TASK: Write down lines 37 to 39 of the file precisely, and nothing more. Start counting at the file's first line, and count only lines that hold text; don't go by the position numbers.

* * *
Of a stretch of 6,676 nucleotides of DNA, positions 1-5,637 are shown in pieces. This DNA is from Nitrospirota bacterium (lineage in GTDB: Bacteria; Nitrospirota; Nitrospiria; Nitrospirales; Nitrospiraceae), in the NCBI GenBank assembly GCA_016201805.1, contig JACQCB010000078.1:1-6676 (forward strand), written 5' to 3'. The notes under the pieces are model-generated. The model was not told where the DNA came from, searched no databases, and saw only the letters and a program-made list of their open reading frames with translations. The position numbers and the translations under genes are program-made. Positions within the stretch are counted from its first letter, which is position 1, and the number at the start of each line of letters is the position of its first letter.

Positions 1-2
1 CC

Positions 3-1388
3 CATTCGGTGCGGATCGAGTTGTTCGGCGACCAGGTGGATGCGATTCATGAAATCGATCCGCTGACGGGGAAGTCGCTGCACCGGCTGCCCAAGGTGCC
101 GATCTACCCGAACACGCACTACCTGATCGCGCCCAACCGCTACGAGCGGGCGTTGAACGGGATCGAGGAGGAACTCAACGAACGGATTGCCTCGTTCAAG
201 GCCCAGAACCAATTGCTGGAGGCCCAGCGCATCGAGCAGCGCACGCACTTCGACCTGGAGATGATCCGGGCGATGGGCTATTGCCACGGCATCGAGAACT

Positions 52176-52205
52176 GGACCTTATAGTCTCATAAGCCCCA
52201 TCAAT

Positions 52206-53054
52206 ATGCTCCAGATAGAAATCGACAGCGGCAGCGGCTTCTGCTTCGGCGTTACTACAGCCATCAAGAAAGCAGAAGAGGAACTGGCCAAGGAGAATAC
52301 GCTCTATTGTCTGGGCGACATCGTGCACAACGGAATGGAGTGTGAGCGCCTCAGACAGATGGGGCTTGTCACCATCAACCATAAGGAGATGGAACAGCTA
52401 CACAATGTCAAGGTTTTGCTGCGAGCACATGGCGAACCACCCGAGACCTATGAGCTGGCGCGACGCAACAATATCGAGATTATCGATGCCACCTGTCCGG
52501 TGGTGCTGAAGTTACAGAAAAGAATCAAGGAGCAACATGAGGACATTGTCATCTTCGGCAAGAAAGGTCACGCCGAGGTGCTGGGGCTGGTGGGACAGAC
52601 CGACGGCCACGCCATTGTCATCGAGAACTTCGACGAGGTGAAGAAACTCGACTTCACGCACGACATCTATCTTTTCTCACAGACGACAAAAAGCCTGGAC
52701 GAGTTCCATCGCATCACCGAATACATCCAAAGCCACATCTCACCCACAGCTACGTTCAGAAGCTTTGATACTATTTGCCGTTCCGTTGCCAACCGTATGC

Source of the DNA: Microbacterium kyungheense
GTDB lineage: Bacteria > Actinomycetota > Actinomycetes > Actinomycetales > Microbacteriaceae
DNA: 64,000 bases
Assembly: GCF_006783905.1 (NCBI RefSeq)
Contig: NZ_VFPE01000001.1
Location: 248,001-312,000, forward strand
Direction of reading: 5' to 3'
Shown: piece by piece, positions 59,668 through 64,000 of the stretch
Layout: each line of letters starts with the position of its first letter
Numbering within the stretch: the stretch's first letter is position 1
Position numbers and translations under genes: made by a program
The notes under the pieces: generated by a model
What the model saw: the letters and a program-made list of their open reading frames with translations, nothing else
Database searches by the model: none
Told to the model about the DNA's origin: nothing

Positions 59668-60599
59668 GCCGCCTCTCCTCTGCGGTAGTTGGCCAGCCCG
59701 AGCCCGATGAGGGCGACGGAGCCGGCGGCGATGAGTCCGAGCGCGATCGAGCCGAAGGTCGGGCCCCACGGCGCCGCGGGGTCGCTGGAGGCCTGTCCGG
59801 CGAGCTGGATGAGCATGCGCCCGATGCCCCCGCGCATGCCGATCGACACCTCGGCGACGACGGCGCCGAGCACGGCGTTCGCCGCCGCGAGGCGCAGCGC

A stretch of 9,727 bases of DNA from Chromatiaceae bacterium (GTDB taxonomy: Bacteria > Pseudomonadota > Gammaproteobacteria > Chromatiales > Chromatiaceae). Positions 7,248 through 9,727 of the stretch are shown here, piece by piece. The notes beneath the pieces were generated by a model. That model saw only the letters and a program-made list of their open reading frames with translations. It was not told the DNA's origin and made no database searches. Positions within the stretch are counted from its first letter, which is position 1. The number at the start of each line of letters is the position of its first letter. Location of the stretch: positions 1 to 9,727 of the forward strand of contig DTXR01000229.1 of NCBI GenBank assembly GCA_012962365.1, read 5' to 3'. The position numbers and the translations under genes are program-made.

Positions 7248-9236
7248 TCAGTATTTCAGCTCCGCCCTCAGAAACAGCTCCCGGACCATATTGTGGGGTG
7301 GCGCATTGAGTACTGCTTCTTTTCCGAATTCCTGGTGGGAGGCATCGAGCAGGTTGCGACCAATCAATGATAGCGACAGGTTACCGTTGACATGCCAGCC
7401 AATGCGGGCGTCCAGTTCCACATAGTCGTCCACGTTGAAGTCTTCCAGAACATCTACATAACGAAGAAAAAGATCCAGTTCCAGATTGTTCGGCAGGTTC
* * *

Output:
A stretch of 9,727 bases of DNA from Chromatiaceae bacterium (GTDB taxonomy: Bacteria > Pseudomonadota > Gammaproteobacteria > Chromatiales > Chromatiaceae). Positions 7,248 through 9,727 of the stretch are shown here, piece by piece. The notes beneath the pieces were generated by a model. That model saw only the letters and a program-made list of their open reading frames with translations. It was not told the DNA's origin and made no database searches. Positions within the stretch are counted from its first letter, which is position 1. The number at the start of each line of letters is the position of its first letter. Location of the stretch: positions 1 to 9,727 of the forward strand of contig DTXR01000229.1 of NCBI GenBank assembly GCA_012962365.1, read 5' to 3'. The position numbers and the translations under genes are program-made.

Positions 7248-9236
7248 TCAGTATTTCAGCTCCGCCCTCAGAAACAGCTCCCGGACCATATTGTGGGGTG